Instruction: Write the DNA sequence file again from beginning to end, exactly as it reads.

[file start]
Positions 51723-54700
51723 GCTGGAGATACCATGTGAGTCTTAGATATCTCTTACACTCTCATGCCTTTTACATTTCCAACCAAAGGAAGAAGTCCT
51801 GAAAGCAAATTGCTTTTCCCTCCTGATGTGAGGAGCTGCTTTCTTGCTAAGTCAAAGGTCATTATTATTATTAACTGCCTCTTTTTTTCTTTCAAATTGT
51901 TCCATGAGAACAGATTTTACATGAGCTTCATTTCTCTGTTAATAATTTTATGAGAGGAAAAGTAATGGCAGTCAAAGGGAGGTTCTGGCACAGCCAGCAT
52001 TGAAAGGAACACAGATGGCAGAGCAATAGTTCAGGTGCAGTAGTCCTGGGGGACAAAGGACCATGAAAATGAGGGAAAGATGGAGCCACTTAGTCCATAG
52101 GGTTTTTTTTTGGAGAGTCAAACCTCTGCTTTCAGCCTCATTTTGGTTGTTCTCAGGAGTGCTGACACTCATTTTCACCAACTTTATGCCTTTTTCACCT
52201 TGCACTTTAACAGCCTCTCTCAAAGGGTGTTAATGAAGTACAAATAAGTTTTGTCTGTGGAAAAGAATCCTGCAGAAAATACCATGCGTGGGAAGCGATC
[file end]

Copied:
Positions 51723-54700
51723 GCTGGAGATACCATGTGAGTCTTAGATATCTCTTACACTCTCATGCCTTTTACATTTCCAACCAAAGGAAGAAGTCCT
51801 GAAAGCAAATTGCTTTTCCCTCCTGATGTGAGGAGCTGCTTTCTTGCTAAGTCAAAGGTCATTATTATTATTAACTGCCTCTTTTTTTCTTTCAAATTGT
51901 TCCATGAGAACAGATTTTACATGAGCTTCATTTCTCTGTTAATAATTTTATGAGAGGAAAAGTAATGGCAGTCAAAGGGAGGTTCTGGCACAGCCAGCAT
52001 TGAAAGGAACACAGATGGCAGAGCAATAGTTCAGGTGCAGTAGTCCTGGGGGACAAAGGACCATGAAAATGAGGGAAAGATGGAGCCACTTAGTCCATAG
52101 GGTTTTTTTTTGGAGAGTCAAACCTCTGCTTTCAGCCTCATTTTGGTTGTTCTCAGGAGTGCTGACACTCATTTTCACCAACTTTATGCCTTTTTCACCT
52201 TGCACTTTAACAGCCTCTCTCAAAGGGTGTTAATGAAGTACAAATAAGTTTTGTCTGTGGAAAAGAATCCTGCAGAAAATACCATGCGTGGGAAGCGATC